I made this sign for my house back in October and I've been waiting so impatiently to share it with you! The build is pretty easy - the most time-intensive part is placing the stencil.

You will need:

1 - 1x12 board - 42" long
2 - 1-1/4 x 3/8 trim pieces - cut at 45 degrees - 42.75" longest point to longest point
2 - 1-1/4 x 3/8 trim pieces - cut at 45 degrees - 12.75" longest point to longest point

Also:

Merry Christmas stencil (cut with Silhouette/Cricut/by hand)
Paint/stain
Brad nailer and brad nails or driver and screws
Miter saw
French cleat for hanging (optional)

Cut your sign board and sand it smooth on the face and edges. Cut your trim strips for the border at a 45 degree angle.

Paint one side of the board in your chosen colour. I mixed BM Edgecomb Gray with plain white paint to lighten it up. Stain your trim pieces in a contrasting colour. I chose Minwax Jacobean.

I used my Silhouette Cameo cutter to cut the words from vinyl. The font type is called Harrington. My vinyl is only 12" wide so I had to cut the words out in pieces, a few letters at a time.

Once you have your stencil cut, arrange it on your sign board so that the spacing is even. My vinyl is peel and stick, so the letters stay securely in place.

stenciled Christmas sign (Silhouette/Cricut)

A trick to keep your letters sharp is to paint along the inside edges of the letters in your background colour first. This forms a seal to keep your top colour from bleeding around the edges.

stenciled Christmas sign (Silhouette/Cricut)

I painted the letters with dark brown poster paint - several thin coats, letting it dry completely between coats.

stenciled Christmas sign (Silhouette/Cricut)

Once your letters are completely dry, peel off your stencil and do any touchups necessary. Nail your trim pieces onto the edges of the board, keeping them flush with the back and with a slight overhang at the front. Squeeze or clamp them tightly together when you nail the corners.


stenciled Christmas sign (Silhouette/Cricut)

stenciled Christmas sign (Silhouette/Cricut)

I hung the sign in the living room above our stockings. It perfectly frames the opening to the kitchen and it's the first thing you see when you come in the house. It's hung with a French cleat - very secure and the weight is evenly distributed.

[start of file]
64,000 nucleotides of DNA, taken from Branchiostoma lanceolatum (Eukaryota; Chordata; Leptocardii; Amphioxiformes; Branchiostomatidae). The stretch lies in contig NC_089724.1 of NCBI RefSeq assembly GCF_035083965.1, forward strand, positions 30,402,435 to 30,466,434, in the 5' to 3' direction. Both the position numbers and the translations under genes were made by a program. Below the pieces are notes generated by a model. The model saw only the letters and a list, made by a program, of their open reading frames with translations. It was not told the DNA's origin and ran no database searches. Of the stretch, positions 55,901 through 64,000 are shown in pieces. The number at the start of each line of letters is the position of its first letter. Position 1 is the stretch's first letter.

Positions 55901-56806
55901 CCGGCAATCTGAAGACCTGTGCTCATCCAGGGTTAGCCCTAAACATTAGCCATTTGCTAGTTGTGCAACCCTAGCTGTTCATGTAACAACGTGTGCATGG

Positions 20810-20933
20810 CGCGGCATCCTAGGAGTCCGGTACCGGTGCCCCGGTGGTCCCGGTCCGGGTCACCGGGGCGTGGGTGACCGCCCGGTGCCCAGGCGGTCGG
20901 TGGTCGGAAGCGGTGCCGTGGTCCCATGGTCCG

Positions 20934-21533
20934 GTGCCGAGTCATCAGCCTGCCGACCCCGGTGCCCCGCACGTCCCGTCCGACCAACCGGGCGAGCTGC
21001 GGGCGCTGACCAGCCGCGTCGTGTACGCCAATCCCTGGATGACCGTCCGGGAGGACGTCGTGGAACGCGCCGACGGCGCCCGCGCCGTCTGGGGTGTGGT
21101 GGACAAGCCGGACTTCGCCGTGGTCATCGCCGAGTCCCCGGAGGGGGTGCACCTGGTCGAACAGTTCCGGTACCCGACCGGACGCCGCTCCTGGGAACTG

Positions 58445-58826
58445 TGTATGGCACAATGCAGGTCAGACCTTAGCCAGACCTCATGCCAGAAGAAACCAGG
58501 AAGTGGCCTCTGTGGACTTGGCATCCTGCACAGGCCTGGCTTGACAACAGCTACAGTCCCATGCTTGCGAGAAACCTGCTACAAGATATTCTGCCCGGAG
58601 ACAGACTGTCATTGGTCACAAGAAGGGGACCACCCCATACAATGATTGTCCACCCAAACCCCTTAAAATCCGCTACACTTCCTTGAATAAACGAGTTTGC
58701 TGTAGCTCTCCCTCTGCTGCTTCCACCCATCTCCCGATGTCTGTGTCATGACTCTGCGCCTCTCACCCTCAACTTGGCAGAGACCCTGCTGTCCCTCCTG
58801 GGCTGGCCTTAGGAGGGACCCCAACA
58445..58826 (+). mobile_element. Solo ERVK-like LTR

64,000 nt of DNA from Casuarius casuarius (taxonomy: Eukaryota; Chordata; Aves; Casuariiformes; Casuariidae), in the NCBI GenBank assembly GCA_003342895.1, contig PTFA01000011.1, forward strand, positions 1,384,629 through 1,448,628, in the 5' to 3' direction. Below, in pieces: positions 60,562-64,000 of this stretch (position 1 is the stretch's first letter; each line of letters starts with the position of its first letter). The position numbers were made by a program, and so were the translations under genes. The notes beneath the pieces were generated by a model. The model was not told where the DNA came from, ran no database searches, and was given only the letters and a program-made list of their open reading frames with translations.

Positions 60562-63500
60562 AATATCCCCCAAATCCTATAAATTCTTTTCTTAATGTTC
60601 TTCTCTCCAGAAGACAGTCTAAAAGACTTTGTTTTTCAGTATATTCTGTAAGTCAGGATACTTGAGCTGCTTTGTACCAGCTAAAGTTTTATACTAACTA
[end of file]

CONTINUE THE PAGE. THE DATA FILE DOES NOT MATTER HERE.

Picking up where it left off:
stenciled Christmas sign (Silhouette/Cricut)

stenciled Christmas sign (Silhouette/Cricut)

stenciled Christmas sign (Silhouette/Cricut)


Nov 19, 2018

Holiday Wreaths

A cheery front door just sets the tone for the rest of the house. Today I'd like to share with you a roundup of holiday wreath ideas. Some are my own and some are beautiful creations I've found around the internet. Click on any photo to go to the original post.

This simple wreath is made entirely of items you can find at the dollar store. The cinnamon pine cones ensure that a lovely scent greets you right from the start. I made this wreath several years ago and still bring it out year after year.



This wreath has a deceptive simplicity. The more you look at it, the more details you discover. There are at least six different types of greenery, and the white stems and red berries tie it all together.



This wreath started out with just greenery and pinecones. I gave it a boost by weaving in strips of burlap and bunches of green berries.



Your wreath doesn't always have to be on the front door. This pinecone-heavy wreath gets lightened up with the addition of snowball ornaments plus gold and burlap ribbons. The window frame turns it into a holiday vignette. This was my absolute favourite wreath display and I miss having a fireplace to decorate.



This wreath goes heavy on the greenery and has a lovely country farmhouse feel. If you're lucky enough to have a wooded area nearby, you can collect your own branches and pinecones.



Sometimes a wreath goes through many adjustments before its final incarnation. This one started out as a pool noodle. I loosely wrapped burlap around it like a sock and used it for an autumn wreath. For Christmas, I attached soft garland, pinecones, and ribbon. The final touch was a set of sleigh bells.


One last wreath. I adore this bright and shiny ornament wreath. Buy inexpensive plastic balls so that you don't have to worry about it getting bumped and breaking. Use ornaments with different sheens and textures to give a natural look.